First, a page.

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With unease over the price tag for the Big Dig, the question is how can the Village cut costs and still meet the challenge of sea level rise?

On Tuesday, a hugely consequential vote is on the agenda: to embrace a less ambitious set of targets to remove flood waters from island streets. In turn, that will give engineers  a green light to come up with 13 “variants” aimed at  trimming the estimated $310 million cost.

The Council already set flood control targets 20 months ago by unanimous vote. But debate over the cost delayed some critical work — and Village Manager Steve Williamson is hoping to get the intricate timeline back on track.

At a community meeting last week, he reiterated the first goal is to start construction next year in the often-flooded neighborhood surrounding the K-8 school.  You can hear more of his goals in the Anti-Social podcast.

Council members held a workshop on Oct. 26 where they heard from the engineering firm AECOM how to bring down costs of the projects. The question is how much flooding is the Village willing to accept?

On the table will be a proposal to revise downward the definition of a “big storm” and allowing storm water to accumulate in streets for a defined period of time.

Williamson is making the hard sell to residents, emphasizing that the infrastructure project is absolutely critical to the survival of the island.

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“It’s about protecting you all, your property and your quality of life,” he said at a community meeting on the topic last Wednesday. “We all know we are seeing more flooding, and we are expecting more sea level rise and that there are environmental changes.”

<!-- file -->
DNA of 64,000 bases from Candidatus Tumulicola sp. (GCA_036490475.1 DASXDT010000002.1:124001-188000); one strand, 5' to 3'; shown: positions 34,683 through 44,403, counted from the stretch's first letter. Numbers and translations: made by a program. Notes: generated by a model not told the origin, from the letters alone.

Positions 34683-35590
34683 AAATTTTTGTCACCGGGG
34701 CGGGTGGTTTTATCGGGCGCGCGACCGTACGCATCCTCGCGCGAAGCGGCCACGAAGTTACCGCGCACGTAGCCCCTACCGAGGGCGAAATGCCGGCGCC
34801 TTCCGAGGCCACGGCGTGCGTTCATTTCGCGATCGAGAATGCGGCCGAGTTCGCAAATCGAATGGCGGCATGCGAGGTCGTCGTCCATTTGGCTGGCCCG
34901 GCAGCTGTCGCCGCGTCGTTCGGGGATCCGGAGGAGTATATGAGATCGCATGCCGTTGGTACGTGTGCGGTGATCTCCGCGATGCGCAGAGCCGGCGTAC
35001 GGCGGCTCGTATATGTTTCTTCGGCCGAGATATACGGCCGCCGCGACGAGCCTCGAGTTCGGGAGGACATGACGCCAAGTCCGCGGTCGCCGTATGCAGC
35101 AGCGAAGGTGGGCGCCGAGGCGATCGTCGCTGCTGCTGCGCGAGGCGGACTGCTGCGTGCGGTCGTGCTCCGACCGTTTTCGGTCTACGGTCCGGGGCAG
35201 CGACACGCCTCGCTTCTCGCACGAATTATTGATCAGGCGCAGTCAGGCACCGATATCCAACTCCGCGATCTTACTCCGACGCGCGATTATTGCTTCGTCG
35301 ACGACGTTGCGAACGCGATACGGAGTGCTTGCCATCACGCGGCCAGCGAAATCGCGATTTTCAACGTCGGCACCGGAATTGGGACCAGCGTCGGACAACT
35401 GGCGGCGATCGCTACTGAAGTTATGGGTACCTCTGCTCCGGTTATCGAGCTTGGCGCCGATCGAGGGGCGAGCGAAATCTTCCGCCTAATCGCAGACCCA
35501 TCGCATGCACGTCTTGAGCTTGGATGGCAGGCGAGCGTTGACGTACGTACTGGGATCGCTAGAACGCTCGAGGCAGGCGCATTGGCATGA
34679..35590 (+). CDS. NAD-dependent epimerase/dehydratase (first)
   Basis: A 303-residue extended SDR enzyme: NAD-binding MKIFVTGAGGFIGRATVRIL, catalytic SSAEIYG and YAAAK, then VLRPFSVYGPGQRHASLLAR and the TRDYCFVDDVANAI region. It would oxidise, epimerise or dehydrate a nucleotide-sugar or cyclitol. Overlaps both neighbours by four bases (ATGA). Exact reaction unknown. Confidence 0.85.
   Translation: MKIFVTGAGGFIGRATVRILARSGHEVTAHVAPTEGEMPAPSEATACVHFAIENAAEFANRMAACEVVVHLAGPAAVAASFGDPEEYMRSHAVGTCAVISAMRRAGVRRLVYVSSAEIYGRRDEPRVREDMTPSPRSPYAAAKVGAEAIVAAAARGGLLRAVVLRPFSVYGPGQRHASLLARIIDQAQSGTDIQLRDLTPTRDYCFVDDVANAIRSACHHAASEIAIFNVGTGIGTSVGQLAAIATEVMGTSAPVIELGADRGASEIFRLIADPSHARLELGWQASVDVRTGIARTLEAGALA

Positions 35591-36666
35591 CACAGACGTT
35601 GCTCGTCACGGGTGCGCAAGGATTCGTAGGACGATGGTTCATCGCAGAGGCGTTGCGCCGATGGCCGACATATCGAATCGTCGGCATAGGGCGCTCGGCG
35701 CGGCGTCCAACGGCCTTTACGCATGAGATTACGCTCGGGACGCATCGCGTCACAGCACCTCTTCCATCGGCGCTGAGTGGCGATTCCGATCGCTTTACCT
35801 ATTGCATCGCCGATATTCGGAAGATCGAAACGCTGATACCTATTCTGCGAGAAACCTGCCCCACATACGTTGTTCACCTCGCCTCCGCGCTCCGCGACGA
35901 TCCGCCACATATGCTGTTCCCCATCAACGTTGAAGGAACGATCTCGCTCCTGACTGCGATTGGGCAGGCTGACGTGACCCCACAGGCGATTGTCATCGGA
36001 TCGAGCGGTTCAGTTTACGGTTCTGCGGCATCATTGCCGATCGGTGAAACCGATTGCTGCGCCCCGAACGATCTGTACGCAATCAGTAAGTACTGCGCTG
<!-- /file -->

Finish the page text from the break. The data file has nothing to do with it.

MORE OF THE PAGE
Also on tap at the Council meeting:

Williamson is set to discuss hiring a new lobbyist for the Village, but the name was not   provided in advance of the meeting. 

The Village severed ties with lobbyist Jonathan Kilman and his firm Converge Public Strategies. Kilman pursued $3 million for a stormwater pilot project to be placed on Key Biscayne despite being told not to do so by Williamson.

The money went to the Wellington-based Florida State Hispanic Chamber of Commerce where Kilman sits on the governing board.

Mayor Joe Rasco plans to address further enforcement of rules covering e-bikes and scooters, while Council Member Brett Moss wants to address golf cart age limits. 

A $98,000 work order is up for approval for an architect company to design renovations for Village Hall.

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JOHN PACENTI is a correspondent of the Key Biscayne Independent. John has worked for The Associated Press, the Palm Beach Post, Daily Business Review, and WPTV-TV.

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JOHN PACENTI is a correspondent of the Key Biscayne Independent. John has worked for The Associated Press, the Palm Beach Post, Daily Business Review, and WPTV-TV.